By considering recognising Jerusalem as Israel’s capital, Prime Minister Scott Morrison has jeopardised the Indonesia-Australia trade deal. Domestic political pressure will preclude Indonesia from signing while Australia is contesting one of the holiest subjects in the Islamic world.
In what seemed like a failed attempt to win over voters in the seat of Wentworth, Morrison said that he was open to recognising Jerusalem as Israel’s capital and moving the Australian Embassy. A review of the question is underway and will report by December. An immediate impact has been delay in signing the Indonesia-Australia Comprehensive Economic Partnership Agreement (IA-CEPA) on November 14, when it was reportedly supposed to be signed.
It is unsurprising that President Jokowi would not sign an economic agreement that might put his government at risk. So a free trade agreement that could have been done and dusted, after years of hard work, will have to be put on the backburner. Why is this the case?
Recently, Islam has featured more and more in Indonesia’s political landscape. Overall, Indonesian citizens have become more conservative. Political events such as the imprisonment of Jakarta’s previous governor for blasphemy point to this fact.
In addition, both Jokowi and his main competitor, Prabowo, have emphasised their religious connections and beliefs. A few months ago, Prabowo visited the leader of hard-line Islamist group Front Pembela Islam in Mecca, perhaps as a show of solidarity for his exile. Meanwhile, Jokowi has teamed up with a well-known, well-liked but somewhat controversial cleric, Ma’ruf Amin. With religion playing a larger part than normal in Indonesian elections, the chances of the Jokowi Government signing the IA-CEPA agreement in the lead-up to the next election are slim.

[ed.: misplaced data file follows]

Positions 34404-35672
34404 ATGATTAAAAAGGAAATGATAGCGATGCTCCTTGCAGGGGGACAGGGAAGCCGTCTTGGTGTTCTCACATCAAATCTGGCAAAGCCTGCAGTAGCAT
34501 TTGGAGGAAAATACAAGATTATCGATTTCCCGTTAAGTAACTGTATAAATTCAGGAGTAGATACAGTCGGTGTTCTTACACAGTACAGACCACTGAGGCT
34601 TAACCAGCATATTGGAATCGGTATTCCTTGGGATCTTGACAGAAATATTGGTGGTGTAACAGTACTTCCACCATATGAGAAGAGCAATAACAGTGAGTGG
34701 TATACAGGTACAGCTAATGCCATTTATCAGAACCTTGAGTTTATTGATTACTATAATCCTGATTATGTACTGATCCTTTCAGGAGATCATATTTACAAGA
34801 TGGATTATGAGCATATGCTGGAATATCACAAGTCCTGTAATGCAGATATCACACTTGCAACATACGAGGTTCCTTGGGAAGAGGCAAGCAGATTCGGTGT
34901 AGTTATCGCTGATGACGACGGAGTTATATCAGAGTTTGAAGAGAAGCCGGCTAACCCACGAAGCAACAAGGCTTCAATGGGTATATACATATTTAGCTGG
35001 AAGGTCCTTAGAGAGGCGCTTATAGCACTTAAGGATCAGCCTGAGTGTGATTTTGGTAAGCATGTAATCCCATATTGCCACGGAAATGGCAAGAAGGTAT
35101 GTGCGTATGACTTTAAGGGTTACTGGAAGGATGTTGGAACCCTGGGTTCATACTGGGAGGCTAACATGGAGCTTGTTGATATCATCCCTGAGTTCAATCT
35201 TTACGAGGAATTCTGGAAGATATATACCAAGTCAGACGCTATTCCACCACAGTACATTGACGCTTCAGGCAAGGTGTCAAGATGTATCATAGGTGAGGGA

During the presidential elections, Indonesian politics goes through a series of movements and candidates profess nationalistic statements regarding food sovereignty, imperialism and defence in an attempt to win over voters. Candidates will also attempt to garner populist support through claims of religious beliefs and convictions somewhat more than usual given the rising importance of Islam in Indonesian politics.
In light of Scott Morrison’s statements, signing an economic partnership with a country that is open to contesting one of the holiest subjects in the Islamic world is political sacrilege. It is a red button issue.
Scott Morrison has tried to play down his remarks and the effect that these have had on the Jokowi Administration; however, he also seemed to accept that IA-CEPA would not be signed on November 14, the date that it was to be signed, as reported by three sources from within Indonesia’s government. In comments reported by the Australian Financial Review, Morrison said: “We’re available but it’s not something I’m pressing. I’m looking forward to catching up again.”
Australia will have to wait until after the elections next year or until Morrison explicitly rejects the idea of the Jerusalem move. This is frustrating because opportunities are lost and another bump has been created in the road of the Australia-Indonesia relationship. Will it massively affect Australian industries? Perhaps not. But more political foresight to could have fostered greater progress in the Australian-Indonesian relationship.
If the review does recommend to move the Australian Embassy to Jerusalem and recognise it as Israel’s capital, then Australia should expect blowback. At the very least a range of protests in Jakarta and, at worst, the cancelation of IA-CEPA and a heightened terrorist threat level for Australia.
Andrew Catton is a volunteer in Indonesia and former AIIA intern. He currently works in the field of Indonesian language education.
This article is published under a Creative Commons Licence and may be republished with attribution.